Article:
However, an HO-1 policy may be an option for an older structure that is considered high risk for an insurance loss. If you own a building that houses limited belongings and is not a primary residence, an HO-1 policy may be an option if you are looking to insure the structure at a relatively low cost.

Where can I get HO-1 insurance?

Many insurance carriers do not offer HO-1 insurance. If you are looking for HO-1 coverage, you may need to do some research to find a home insurance company that offers it, which may not be available in your state. If you can purchase an HO-1 policy and you do not own your home outright, remember to check with your lender to make sure your policy meets the minimum requirements. HO-1 policies may not satisfy a mortgage company’s insurance requirements.

If HO-1 insurance is not available to you or too limited for your coverage needs, you may want to consider HO-3 coverage. This common policy type includes coverage for 16 perils rather than just 10. Those additional perils include things like falling objects and the weight of ice, snow or sleet. Additionally, HO-3 policies include liability, personal property and loss of use coverage.

If you’re not sure what insurance policy type is right for you, it may help to speak with a licensed insurance agent about your coverage needs.

How much does HO-1 insurance cost?

An HO-1 policy is generally cheaper than a standard HO-3 policy since it offers less coverage. However, many variables affect the cost of your home insurance policy. The state in which you live, the size and condition of your home, your claims history and the coverage and limits you purchase will all change how much you pay. Your deductible amount is also a contributing factor. Typically, the higher your deductible, the less expensive your premium.

You may also be able to qualify for discounts on your policy. Common savings opportunities you may find include installing a security system, bundling multiple policies with the same carrier and remaining claims-free for a set period of time. Comparing quotes from multiple companies before choosing one could help you find the right fit for your needs.

Frequently asked questions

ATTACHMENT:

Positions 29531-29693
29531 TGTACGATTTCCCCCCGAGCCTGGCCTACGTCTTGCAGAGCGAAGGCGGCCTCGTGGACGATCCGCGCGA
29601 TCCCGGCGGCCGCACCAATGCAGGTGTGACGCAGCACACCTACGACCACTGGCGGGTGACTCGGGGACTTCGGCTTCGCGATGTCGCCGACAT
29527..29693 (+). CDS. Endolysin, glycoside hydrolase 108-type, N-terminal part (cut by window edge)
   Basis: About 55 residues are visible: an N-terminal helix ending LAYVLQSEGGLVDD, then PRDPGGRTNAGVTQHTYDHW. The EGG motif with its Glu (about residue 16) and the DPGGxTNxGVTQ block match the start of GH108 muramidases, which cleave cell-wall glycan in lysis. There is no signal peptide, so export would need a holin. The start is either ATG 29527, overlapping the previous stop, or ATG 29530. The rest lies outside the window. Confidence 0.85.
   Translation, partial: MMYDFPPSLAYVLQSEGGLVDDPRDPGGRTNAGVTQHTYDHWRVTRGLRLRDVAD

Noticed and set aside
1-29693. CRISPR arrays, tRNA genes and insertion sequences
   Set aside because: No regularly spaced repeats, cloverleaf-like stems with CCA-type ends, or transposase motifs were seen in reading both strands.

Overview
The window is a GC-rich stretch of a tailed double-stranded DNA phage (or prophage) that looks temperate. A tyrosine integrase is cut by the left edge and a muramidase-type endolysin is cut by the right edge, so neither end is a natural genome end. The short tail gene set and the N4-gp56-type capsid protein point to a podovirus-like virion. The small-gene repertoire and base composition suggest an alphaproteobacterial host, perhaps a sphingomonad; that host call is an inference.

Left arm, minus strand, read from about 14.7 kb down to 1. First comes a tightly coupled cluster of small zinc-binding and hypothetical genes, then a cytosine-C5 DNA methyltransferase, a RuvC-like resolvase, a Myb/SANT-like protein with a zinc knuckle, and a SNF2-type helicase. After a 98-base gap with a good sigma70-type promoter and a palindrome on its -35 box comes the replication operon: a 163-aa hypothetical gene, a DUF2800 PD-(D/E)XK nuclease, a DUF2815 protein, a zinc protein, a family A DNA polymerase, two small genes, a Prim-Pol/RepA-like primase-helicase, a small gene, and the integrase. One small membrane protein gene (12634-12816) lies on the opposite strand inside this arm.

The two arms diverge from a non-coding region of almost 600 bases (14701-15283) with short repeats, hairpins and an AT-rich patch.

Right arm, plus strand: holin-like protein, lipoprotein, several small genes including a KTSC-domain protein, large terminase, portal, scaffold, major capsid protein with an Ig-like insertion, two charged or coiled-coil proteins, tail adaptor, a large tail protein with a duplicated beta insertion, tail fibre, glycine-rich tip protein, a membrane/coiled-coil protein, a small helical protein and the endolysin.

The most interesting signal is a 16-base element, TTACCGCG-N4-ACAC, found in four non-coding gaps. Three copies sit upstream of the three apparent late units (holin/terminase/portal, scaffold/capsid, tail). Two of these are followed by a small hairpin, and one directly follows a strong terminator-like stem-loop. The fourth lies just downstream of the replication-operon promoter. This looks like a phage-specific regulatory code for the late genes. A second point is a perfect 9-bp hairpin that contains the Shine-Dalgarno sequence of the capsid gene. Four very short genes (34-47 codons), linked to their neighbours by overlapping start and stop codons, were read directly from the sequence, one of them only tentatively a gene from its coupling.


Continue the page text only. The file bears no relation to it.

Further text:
• Determining the best home insurance company will typically depend on your needs. For example, you may prioritize a company that offers the lowest rate on your policy, or you may want a company that offers certain coverage options or unique policy features instead. As such, it may be helpful to create a list of features you want in a company to narrow down the options. From there, you can get personalized quotes from the companies that fit your needs to help determine which offers the right coverage for you at the best price.
    • Yes, you can switch your homeowners insurance type at any time. However, there are a few factors you may want to consider before you switch. Depending on your home insurance carrier and policy, you may be charged a fee for terminating your current coverage before the end of the policy term. Additionally, some home insurance policy types may not apply to your home type or meet your lender’s coverage requirements. If you do decide to switch policy types or carriers, you’ll likely want to schedule your new coverage to begin on the same day your old coverage ends to avoid a lapse in coverage.
    • An HO-1 policy is the simplest type of homeowners insurance policy and provides the least comprehensive coverage. An HO-1 policy only provides coverage for your home’s structure and other structures for a set of named perils. On the other hand, an HO-3 policy is the most common type of homeowners insurance and provides coverage for a far wider range of perils. HO-3 policies also typically include personal property, liability, medical payments and loss of use coverage.
    • An insurance peril is a cause of damage. Fire is a commonly covered peril, for example, as is theft. When a policy is covered for “named perils,” your home is only covered for the specific causes of loss listed on your policy’s declarations page. If a peril not listed in your policy damages your home, there will not likely be coverage. In opposition to named perils is an “open perils” policy. Open perils policies cover anything that is not specifically excluded rather than naming every peril that is covered.